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US may never see another spiritual leader like Billy Graham

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MONTREAT, N.C. (AP) — In the wake of the Rev. Billy Graham’s death, religion scholars say this much is clear: There will never be another American spiritual leader with his reach and influence.

The evangelical movement that Graham helped solidify and embodied for much of the second half of the 20th century has splintered. The media he used so effectively has fragmented, too, since the days when baby boomers had a choice of only three TV stations in their living rooms. And politics has become more polarized, even toxic.

It’s hard to imagine another U.S. religious leader like Graham filling a stadium for days on end and moving so deftly through the corridors of power that he could minister to Democratic and Republican presidents alike.

“I think his legacy will be the inclusiveness of his understanding of the Gospel,” said Grant Wacker, a retired professor at Duke University’s divinity school and author of the 2014 biography “America’s Pastor: Billy Graham and the Shaping of a Nation.” ″Bring as many people in as possible.”

Graham, who died Wednesday at 99, reached hundreds of millions of people worldwide through his preaching engagements and his pioneering use of modern mass media, especially television.

Bill Leonard, a professor at Wake Forest University Divinity School in North Carolina, said there will never be an evangelist as influential as Graham, owing partly to the fracturing of audiences and media since the pre-cable, pre-internet era in which Graham commanded his large audiences.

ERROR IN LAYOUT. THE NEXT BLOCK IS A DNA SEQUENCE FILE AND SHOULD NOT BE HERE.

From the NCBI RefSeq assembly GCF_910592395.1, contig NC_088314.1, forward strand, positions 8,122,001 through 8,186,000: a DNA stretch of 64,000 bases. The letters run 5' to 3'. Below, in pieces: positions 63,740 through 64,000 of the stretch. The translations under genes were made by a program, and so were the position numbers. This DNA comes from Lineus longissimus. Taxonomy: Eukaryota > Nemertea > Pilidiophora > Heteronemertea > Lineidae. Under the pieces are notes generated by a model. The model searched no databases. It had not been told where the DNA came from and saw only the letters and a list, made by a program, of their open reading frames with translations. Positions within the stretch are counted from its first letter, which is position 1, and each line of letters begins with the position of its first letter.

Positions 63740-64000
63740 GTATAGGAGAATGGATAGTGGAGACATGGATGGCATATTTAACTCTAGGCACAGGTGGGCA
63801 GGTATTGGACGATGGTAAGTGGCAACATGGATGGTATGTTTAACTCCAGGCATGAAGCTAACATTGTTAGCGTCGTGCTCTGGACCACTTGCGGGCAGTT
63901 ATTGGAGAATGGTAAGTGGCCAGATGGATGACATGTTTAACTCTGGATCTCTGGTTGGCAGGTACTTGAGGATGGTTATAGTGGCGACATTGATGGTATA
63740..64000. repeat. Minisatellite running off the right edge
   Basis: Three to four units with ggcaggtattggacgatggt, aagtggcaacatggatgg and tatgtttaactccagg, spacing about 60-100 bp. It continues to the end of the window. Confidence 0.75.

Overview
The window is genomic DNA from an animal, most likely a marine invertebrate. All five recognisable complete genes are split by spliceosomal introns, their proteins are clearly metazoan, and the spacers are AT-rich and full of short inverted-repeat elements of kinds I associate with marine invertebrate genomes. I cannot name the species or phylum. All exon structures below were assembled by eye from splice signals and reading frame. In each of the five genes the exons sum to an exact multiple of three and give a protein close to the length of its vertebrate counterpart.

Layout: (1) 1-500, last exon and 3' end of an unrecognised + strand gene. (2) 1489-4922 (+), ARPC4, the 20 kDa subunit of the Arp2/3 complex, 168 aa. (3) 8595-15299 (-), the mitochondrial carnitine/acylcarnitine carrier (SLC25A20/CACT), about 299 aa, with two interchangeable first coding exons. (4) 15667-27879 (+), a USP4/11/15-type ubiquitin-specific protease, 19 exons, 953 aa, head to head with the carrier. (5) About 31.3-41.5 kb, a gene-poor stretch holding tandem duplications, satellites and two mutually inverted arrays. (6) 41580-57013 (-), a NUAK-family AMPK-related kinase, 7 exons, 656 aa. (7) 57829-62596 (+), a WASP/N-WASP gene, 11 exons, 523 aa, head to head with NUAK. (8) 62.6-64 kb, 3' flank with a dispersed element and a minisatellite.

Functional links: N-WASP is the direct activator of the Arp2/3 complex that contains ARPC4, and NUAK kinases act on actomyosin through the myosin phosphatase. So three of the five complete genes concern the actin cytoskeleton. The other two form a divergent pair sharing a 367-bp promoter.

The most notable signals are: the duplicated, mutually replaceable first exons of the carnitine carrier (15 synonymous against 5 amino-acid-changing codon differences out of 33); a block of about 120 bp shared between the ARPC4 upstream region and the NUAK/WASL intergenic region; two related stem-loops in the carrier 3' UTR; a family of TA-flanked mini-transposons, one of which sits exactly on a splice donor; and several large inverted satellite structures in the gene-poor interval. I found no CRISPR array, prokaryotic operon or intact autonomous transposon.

“The media that Graham used so well early in his crusades then became so pluralistic, so diverse, that there was no longer room for one central person who could pull together those evangelical subgroups,” Leonard said.

Even by the 1980s, Leonard said, it was clear there wouldn’t be a single evangelist after Graham who could wield such broad clout, because of the emergence of “a variety of ‘Billy Grahams’” with their own followings and because of the rise in politics of the hard-line religious right, from which Graham kept a certain distance.

“Evangelicalism itself became more polarized,” Leonard said. “Graham came of age at a more ecumenical sort of time.”

Leonard said Graham’s own son, the Rev. Franklin Graham, is representative of how the movement has changed in the past generation. The younger Graham is seen as more ideological than his father; he has criticized Islam and backed President Donald Trump’s call to bar Muslims from entering the U.S.

“Franklin’s evolution is illustration of the way in which the religious culture changed between his father and himself,” Leonard said.

Some of the biggest changes happened in the last decade or so of Graham’s life, after he had all but retired. When he held his last crusade in 2005, gay marriage was allowed in only a couple of places in America, and the rise of Trump and the corrosive political environment of recent years were still in the future.

Even Charlotte, North Carolina, the world headquarters of Graham’s evangelical empire, has moved in a more liberal direction, the result of an influx of non-Southerners. In 2016, the city passed an ordinance allowing transgender people to use restrooms of their choice, triggering a fierce statewide battle.

For all his efforts to promote ecumenicism, there were, of course, limits to Graham’s inclusiveness. As the civil rights movement took shape, he did not join his fellow clergymen in taking part in marches. Later, his ministry took out full-page ads calling for a ban on gay marriage.